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Water Supply & Control

Bethlehem Waterworks
Society: ASCEMain Category: CivilSub Category: Water Supply & ControlEra: 1750-1799DateCreated: 1761Historic Subdistrict ABethlehemState: PAZip: 18018Country: USAWebsite: http://www.asce.org/Project/Bethlehem-Waterworks/Creator: Christiansen, Hans Christopher , Moravians

The first known pumping system providing drinking and wash water in the North American colonies. The building (still standing) is dated 1761, but it was preceded by an experimental frame building dated 1754. Before the Bethlehem built its system, assigned carriers would daily haul water up the hill from a well near the city gate. A wooden waterwheel, driven by the flow of Monocacy Creek, drove wooden pumps which lifted the water through wooden pipes to the top of the hill where the water was distributed by gravity.

YearAdded:
1971
Image Credit: Courtesy Flickr/Discover Lehigh Valley (CC BY 2.0)Image Caption: Through multiple restorations (1964, 1972, 1975), the Bethlehem Waterworks still stands today, despite being over 250 years old.Era_date_from: 1761
Belle Fourche Dam
Society: ASCEMain Category: CivilSub Category: Dams, Water Supply & ControlEra: 1910-1919DateCreated: 1911confluence of the Redwater and Belle Fourche RiversBelle FourcheState: SDZip: 57754Country: USAWebsite: http://www.asce.org/Project/Belle-Fourche-Dam/Creator: Orman & Crook

Belle Fourche, meaning "Beautiful Forks" in French, refers to the confluence of the Redwater and Belle Fourche Rivers. The gold rush to the Black Hills in 1876 brought many people to the area, but agriculture and livestock soon became the principal industries. Farmers and civic leaders recognized the need for a reliable source of irrigation water in this semi-arid region and petitioned the Federal government for funds to build an irrigation and flood control system.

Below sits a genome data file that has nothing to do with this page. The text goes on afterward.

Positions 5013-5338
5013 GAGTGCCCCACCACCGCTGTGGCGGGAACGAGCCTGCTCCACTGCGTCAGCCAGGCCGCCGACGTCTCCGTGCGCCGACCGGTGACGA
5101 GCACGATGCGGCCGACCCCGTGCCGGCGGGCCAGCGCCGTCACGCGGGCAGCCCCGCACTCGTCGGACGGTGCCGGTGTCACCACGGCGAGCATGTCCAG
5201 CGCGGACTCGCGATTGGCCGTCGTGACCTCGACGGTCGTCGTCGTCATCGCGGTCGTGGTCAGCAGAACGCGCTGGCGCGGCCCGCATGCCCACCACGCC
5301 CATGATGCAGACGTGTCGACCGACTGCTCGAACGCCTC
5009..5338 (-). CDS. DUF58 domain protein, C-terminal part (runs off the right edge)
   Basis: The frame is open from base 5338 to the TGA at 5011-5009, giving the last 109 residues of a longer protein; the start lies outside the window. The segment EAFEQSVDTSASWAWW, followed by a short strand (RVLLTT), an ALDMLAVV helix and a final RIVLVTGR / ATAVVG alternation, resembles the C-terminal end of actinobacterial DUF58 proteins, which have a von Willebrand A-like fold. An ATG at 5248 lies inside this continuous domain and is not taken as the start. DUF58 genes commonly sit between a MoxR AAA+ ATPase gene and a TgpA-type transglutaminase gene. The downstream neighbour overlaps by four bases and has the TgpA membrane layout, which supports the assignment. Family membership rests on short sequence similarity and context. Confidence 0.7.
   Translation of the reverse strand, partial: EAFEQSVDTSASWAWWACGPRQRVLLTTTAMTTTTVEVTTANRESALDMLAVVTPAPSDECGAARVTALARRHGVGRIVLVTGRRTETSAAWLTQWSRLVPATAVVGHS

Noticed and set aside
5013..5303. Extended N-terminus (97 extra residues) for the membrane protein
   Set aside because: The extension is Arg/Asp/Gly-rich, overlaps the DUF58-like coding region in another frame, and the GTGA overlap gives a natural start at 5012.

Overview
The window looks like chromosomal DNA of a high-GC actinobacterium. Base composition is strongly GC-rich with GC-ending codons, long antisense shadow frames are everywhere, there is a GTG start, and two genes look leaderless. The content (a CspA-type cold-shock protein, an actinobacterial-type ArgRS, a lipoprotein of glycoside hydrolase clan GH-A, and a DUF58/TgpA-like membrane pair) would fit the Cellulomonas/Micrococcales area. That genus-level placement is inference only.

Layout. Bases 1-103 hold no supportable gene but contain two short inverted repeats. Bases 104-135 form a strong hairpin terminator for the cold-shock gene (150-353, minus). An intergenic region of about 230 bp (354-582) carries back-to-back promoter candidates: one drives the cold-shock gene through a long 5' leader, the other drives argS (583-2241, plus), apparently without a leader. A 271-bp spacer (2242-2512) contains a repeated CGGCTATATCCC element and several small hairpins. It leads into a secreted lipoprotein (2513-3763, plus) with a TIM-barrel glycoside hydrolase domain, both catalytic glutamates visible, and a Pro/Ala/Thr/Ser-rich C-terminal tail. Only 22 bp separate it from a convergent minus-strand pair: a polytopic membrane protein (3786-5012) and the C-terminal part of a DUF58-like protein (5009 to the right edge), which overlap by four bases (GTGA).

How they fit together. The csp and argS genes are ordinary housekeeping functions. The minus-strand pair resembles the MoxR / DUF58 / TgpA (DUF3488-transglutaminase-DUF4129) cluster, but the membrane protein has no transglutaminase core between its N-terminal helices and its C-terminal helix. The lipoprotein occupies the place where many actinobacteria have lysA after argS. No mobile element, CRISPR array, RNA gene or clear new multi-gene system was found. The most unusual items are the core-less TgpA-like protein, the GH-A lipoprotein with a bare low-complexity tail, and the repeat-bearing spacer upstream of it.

YearAdded:
1988
Image Credit: Public Domain (United States Bureau of Reclamation)Image Caption: An aerial view of the Belle Fourche DamEra_date_from: 1911
Acueducto de Segovia
Society: ASCEMain Category: CivilSub Category: Water Supply & ControlEra: 0-1000DateCreated: First century ADCalle Teodosio El GrandeSegoviaState: SEGZip: 40001Country: SpainWebsite: http://www.asce.org/project/acueduto-de-segovia/Creator: Emperor Trajan

For 2,000 years, Aqueducto de Segovia has been conveying drinking water from the Frio River to Segovia, approximately 18 kilometers away. Built under the reign of Roman emperor Trajan, the aqueduct is one of the most intact and best-preserved Roman engineering masterpieces. Roman engineers built the channel of the aqueduct with an average one percent gradient over its whole length.

YearAdded:
1999
Image Credit: Courtesy Flickr/Nigel's Europe (CC BY-SA 2.0) Image Caption: A view from below of the highly symmetrical Segovia AqueductEra_date_from: First century AD
Acueducto de Queretaro
Society: ASCEMain Category: CivilSub Category: Water Supply & ControlEra: 1700-1749DateCreated: 1726 - 1738De Los Arcos 171Santiago de QuerétaroState: QuerétaroZip: 76020Country: MexicoWebsite: http://www.asce.org/project/acueduto-de-queretaro/Creator: de Urrutia y Arana, Juan Antonio

Queretaro's aqueduct, in Central Mexico, is one of the most eloquent symbols of colonial Mexico. As one of the early major hydraulic engineering projects in North America, it defines the city both nationally and internationally. The aqueduct, designed in 1723 by Juan Antonio de Urrutia y Arana, Marquis of Villa del Villar del Aquila, was inspired by the aqueducts of Segovia, Merida and Tarragona in Spain. It began supplying clean water to the city in this arid region of Mexico on October 17, 1738.

YearAdded:
1995
Image Credit: Courtesy Wikipedia/Ephobius (CC BY-SA 3.0)Image Caption: Acueducto de QueretaroEra_date_from: 1726
Acquedotto Traiano-Paolo
Society: ASCEMain Category: CivilSub Category: Water Supply & ControlEra: 0-1000DateCreated: 109-110RomeState: RICountry: ItalyWebsite: http://www.asce.org/project/acquedotto-traiano-paolo/Creator: Emperor Trajan

The roman emperor Trajan ordered a new aqueduct be built to bring fresh water to Italy's Trastevere region and parts of Rome. The water is collected from five springs that feed the lake at Bracciano, and traverses over 25 miles into Rome. To maintain an even gradient, the aqueduct follows a meandering alignment through the countryside to avoid hills and major valleys. The water runs through an open-channel canal that is either arch-supported, at-grade, or underground.

YearAdded:
1992